This is an evolving definition. Stand for Children began in Portland, Oregon, as a grassroots organization to advocate for more funding for public schools (readers in Portland and elsewhere, correct me if I am wrong).

At some point in the past two or three years, Stand shifted priorities and discovered that it would have far greater impact if it aligned itself with the financiers behind the corporate reform movement. Their numbers are small, but their wallet is large. They want more privately managed charts, and Stand was okay with that, after all, charters provide an escape from “bad” public schools. They want teachers to serve at-will, with no job protections (after all, don’t job protections protect “bad” teachers). They want teachers to be evaluated by student test scores (after all, isn’t that a good way to identify and boot those “bad” teachers).

And until we hear a different account from Stand’s founder, Jonah Edelman, we must conclude that it is now a very well-funded arm of the corporate reform movement. Some of its original supporters in Portland removed their names. Some of its original sponsors removed their names. One, who shall remain nameless, told me that she now thinks of Stand as “Stand ON Children.”

Stand has pushed the corporate reforms–anti-public school, anti-teacher, anti-union–in several states, notably in Illinois (where they wrote a new law that was supposed to make it impossible for Chicago teachers to strike by setting a threshold of 75% approval–but CTU got a 90% approval vote), and in Massachusetts (where they threatened a ballot referendum to achieve their goals with a heavily-funded PR campaign (the union capitulated to avoid the punitive language that would have been on the ballot, as well as the costs of fighting it).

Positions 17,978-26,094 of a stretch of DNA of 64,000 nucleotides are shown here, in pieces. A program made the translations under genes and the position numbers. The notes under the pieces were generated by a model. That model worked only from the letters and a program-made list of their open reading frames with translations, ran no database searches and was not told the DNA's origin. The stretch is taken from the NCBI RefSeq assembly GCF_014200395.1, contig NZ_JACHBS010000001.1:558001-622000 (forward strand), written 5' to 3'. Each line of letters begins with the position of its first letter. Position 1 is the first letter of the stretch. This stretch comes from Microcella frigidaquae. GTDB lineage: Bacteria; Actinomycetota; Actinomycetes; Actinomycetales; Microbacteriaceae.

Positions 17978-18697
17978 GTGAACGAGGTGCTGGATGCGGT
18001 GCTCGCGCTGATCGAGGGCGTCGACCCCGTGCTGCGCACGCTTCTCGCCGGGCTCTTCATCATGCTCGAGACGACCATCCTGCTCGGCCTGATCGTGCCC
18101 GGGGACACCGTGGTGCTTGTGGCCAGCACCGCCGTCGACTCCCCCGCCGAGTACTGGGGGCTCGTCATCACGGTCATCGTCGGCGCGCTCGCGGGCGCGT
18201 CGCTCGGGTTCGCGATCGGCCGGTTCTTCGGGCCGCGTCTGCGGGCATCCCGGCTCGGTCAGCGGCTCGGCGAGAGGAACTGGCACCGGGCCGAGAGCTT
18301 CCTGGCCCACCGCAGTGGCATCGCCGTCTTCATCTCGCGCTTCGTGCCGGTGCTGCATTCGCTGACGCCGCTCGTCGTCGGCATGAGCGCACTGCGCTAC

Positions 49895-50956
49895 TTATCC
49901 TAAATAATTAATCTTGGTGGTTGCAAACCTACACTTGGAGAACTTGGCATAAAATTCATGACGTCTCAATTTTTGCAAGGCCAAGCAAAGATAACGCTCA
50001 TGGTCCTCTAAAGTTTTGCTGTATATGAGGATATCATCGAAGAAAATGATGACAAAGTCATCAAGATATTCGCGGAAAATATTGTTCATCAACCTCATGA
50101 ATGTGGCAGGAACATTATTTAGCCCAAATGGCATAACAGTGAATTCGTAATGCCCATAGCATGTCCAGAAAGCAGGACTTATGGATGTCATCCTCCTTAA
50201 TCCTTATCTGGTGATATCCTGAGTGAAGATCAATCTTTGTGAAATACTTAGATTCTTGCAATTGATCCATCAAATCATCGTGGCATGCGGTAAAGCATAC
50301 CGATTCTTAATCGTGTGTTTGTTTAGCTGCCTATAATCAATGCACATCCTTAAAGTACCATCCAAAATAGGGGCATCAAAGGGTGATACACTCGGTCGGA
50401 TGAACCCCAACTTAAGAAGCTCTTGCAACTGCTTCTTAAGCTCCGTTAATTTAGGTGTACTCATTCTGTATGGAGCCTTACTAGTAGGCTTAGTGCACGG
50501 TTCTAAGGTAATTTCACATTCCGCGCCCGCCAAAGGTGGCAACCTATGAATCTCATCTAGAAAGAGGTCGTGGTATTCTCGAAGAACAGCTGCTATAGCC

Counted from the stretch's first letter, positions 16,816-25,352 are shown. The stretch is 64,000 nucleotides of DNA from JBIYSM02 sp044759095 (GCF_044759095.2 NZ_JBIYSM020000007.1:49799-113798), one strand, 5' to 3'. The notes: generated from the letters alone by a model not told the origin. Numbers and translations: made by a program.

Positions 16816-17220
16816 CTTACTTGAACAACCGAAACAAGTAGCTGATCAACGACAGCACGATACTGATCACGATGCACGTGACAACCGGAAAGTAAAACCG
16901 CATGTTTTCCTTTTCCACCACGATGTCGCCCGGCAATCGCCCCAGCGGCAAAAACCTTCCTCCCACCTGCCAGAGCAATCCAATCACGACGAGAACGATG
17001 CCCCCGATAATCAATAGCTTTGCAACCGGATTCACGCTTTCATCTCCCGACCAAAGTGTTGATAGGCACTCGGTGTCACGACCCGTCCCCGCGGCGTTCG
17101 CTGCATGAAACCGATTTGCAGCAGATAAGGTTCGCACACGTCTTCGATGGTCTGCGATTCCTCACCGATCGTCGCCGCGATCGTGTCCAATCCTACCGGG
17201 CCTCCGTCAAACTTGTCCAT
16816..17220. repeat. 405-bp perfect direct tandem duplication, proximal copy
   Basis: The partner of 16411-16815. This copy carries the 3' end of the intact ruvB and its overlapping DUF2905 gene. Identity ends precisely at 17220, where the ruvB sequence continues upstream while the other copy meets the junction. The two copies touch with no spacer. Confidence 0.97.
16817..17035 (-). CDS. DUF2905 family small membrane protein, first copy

If any reader can add to this description, or contradict it with better information, let me know.

A reader comments about Stand:

You really should read past what you have been told. This is the beginning for SFC, not the ultimate goal. What happens in other states is coming to you eventually. Getting rid of seniority, job security, basic rights will all be taken away for your teachers. You will be left with a revolving door of at will temps who will focus primarily on test prep and stay at max five years and then repeat. This does not build a professional community where teaching and learning is a priority that is respected and cherished. Maybe you are the one who cannot see the forest though the trees. You really should check out SFC’s record in Masachusetts.

Best of luck to you, your children and your community. Stay informed.

Soon after agreeing to Patrick’s reforms, though, SFC broke away from the pack. Claiming that the measures weren’t bold enough — specifically, that principals, superintendents, and school boards should have more if not all power over teacher evaluations and firing — the group paid more than $300,000 to gather signatures to advance a unilateral proposal in the form of a ballot initiative. The compromise that’s likely to pass the state legislature in July is less severe in its stripping of union controls, but the fact remains that SFC is the new education power broker on Beacon Hill, and that its agenda represents the will of corporations — not the grassroots.

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